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Menstrual hygiene product resolution in the works

Students may have noticed the appearance of free tampons and sanitary napkins in the University Student Union bathrooms this past year. This was part of a pilot program launched by the senate to provide accessibility of menstrual hygiene products.

At this week’s Associated Student Inc. senate meeting, senators passed a vote to make these accommodations a permanent fixture for students.

The resolution passed 18-0-2 for its first reading.

“We got student concerns that were brought up last senate meeting regarding menstrual hygiene products not being readily accessible in all buildings outside of the USU,” said Danielle Carancho, senator at-large.

According to the resolution, 86 percent of women start their period unexpectedly and 79 percent of them have to improvise a makeshift hygiene product.

Senator Carancho and Ian Macdonald, senator of the college of natural science and math,  co-authored the resolution. Macdonald emphasized the point that this accommodation falls under the responsibility of the Student Health Services.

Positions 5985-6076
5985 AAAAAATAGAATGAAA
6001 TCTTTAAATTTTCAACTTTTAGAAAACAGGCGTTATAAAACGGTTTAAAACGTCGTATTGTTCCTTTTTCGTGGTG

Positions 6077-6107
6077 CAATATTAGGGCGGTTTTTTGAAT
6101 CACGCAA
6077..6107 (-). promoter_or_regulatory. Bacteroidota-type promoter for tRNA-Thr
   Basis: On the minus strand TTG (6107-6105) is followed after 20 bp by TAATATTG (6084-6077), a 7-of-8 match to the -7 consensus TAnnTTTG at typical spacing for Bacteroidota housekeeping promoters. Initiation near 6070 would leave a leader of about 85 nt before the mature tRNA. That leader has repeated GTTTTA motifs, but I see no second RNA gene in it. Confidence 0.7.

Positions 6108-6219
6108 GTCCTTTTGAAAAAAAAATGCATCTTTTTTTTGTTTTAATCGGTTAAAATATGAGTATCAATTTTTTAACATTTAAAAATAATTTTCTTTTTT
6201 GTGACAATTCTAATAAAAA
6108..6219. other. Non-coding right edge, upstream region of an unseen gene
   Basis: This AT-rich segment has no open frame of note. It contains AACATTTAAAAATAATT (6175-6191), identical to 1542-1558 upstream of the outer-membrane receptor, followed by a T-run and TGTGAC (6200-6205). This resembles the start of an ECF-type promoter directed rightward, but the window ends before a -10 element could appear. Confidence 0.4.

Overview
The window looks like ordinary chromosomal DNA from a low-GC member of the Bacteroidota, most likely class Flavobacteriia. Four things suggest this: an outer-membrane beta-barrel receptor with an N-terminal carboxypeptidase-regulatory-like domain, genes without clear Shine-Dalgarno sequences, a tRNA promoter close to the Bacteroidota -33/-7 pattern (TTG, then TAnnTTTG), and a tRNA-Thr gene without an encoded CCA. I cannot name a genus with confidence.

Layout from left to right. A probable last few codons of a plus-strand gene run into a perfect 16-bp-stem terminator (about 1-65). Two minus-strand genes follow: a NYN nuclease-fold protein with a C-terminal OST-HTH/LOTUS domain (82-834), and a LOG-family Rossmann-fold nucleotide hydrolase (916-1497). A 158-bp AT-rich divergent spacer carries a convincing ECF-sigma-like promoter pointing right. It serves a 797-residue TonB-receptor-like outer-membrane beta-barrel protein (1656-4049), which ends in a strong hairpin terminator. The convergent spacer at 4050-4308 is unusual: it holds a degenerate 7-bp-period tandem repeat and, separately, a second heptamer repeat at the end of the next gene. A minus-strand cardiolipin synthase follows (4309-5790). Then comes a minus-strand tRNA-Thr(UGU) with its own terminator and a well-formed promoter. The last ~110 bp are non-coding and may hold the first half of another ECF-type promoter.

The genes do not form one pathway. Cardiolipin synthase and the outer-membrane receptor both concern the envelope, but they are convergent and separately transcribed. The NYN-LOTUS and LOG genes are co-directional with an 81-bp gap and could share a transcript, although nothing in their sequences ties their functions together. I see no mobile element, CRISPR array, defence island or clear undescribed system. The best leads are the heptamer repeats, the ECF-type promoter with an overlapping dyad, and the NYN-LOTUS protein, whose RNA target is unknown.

“The Student Health Services [supports] student health and has been able to provide free condoms throughout campus,” Macdonald said. “Although sexual activity is important, you have the option of not partaking in that activity, whereas women don’t have the option to stop menstruating.”

Some students are praising student government’s push for implementing the menstrual products in all campus restrooms.

“I would love to see the tampons and pads [dispensers] installed in all bathrooms because I’m not always in the USU when I start my period,” said sophomore liberal studies major Rebekah Lorencz.

The total cost of providing tampons for all bathrooms on campus is $4,140 and $3,816 for sanitary napkins.

“Other bathroom necessities on campus such as toilet paper, paper towels and seat covers are available free of charge to students,” Carancho said. “So why would [students] have to pay for menstrual products?”

Carancho believes that the cost of these menstrual hygiene products can be covered with the ASI budget.

“This board of directors believes that menstrual hygiene products should be a human right,” Carancho said. “It is a necessity and not a luxury.”

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